One commenter on the Riverfront Times website likened the mural to something you might find "on the back of a stripper in Tampa." Others defended it as an expression of the area's "hodgepodge" nature.

But the mural found a receptive audience last month at a meeting of the Cherokee Station Business Association. Attendees voted 14-0 to support keeping El Leñador's mural intact.

"It's eye-catching," commented board member Angelo Olegna, going on to point out the building's odd pedigree. "It represents Cherokee perfectly and how strange it is. And I believe we should stand behind each other as much as possible, so I personally support the mural."

Jeff Vines of STL-Style, a St. Louis-themed apparel company, concurred. "It's so much more interesting now," he said. From the front door of his shop, Vines and his brother and business partner, Randy, can glimpse the mural.

"Before it was one of the most unsightly edifices, and now it's one of the coolest," said Jeff Vines. "We don't want to go back to the blank wall. If it's this or nothing, then definitely I support it."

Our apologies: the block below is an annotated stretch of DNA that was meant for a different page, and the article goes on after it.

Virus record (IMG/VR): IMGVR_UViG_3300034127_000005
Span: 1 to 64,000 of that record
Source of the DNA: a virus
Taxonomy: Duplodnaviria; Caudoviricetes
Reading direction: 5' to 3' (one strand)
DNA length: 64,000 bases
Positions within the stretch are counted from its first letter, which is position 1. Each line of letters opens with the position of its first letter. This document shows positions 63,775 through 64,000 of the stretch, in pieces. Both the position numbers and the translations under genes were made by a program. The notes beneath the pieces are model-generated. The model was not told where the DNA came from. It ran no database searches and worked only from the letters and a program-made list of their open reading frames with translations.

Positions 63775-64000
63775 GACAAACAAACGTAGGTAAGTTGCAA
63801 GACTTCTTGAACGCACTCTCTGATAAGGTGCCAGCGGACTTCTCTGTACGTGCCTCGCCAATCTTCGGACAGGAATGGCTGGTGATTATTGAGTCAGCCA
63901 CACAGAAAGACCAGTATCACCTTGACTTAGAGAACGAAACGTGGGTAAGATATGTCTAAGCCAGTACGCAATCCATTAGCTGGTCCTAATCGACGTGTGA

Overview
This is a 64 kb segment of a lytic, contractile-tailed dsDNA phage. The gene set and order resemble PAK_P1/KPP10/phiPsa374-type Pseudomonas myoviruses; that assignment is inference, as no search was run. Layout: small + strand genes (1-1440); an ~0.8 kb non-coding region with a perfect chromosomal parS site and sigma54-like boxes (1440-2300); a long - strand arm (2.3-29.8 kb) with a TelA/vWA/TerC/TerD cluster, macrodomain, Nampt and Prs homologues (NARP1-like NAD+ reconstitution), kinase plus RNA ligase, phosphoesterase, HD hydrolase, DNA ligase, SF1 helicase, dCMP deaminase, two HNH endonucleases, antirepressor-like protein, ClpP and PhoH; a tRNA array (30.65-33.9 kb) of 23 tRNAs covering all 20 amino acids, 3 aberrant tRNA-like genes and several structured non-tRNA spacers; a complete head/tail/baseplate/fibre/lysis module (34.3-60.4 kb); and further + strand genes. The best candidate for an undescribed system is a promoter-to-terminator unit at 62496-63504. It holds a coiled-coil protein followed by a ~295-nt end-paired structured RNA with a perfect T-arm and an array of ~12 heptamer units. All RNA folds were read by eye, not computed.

And so the mural remains.

A few weeks ago Operation Brightside placed the service request on hold to whitewash El Leñador after Alejandre called to protest that the "graffiti" on his building was, in fact, art — an extremely rare argument, according to Brightside's executive director.

"We've removed graffiti from about 120,000 locations [in twenty years]," notes Mary Lou Green. "I would say you could probably count on two hands the number of times people have said, 'Don't remove the graffiti.'" And most of those challenges, she says, had to do with homeowners not wanting people on their property. It wasn't out of fondness for the markings themselves.

Alejandre has also responded to the excise division's citation by bringing his operation at El Leñador into line with Schmid's special conditions: He's put up a fence and a bright light in the parking lot. He's shut down operations on weekdays, which used to be lucrative for the bar.

But he hasn't budged on the artwork outside.

"We can take it down as a friendly neighbor," he says. "But by force, no."

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